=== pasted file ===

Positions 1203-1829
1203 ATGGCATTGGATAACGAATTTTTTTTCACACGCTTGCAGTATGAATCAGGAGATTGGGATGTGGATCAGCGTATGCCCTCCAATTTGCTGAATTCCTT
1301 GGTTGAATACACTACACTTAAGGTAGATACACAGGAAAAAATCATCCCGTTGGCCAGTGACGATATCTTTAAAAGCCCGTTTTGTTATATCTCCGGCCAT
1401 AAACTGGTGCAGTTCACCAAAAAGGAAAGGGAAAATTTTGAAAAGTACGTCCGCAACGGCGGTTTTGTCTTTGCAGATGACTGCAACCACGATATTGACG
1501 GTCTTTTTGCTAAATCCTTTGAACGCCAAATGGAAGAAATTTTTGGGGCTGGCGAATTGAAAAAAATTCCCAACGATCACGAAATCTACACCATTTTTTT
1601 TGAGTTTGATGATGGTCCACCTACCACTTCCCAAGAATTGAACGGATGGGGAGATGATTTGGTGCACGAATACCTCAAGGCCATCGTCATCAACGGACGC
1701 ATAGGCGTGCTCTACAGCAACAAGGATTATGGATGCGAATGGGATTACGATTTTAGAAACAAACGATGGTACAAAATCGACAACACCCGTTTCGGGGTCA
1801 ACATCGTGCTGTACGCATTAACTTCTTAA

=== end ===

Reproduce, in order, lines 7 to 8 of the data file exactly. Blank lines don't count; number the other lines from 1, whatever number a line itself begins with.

1701 ATAGGCGTGCTCTACAGCAACAAGGATTATGGATGCGAATGGGATTACGATTTTAGAAACAAACGATGGTACAAAATCGACAACACCCGTTTCGGGGTCA
1801 ACATCGTGCTGTACGCATTAACTTCTTAA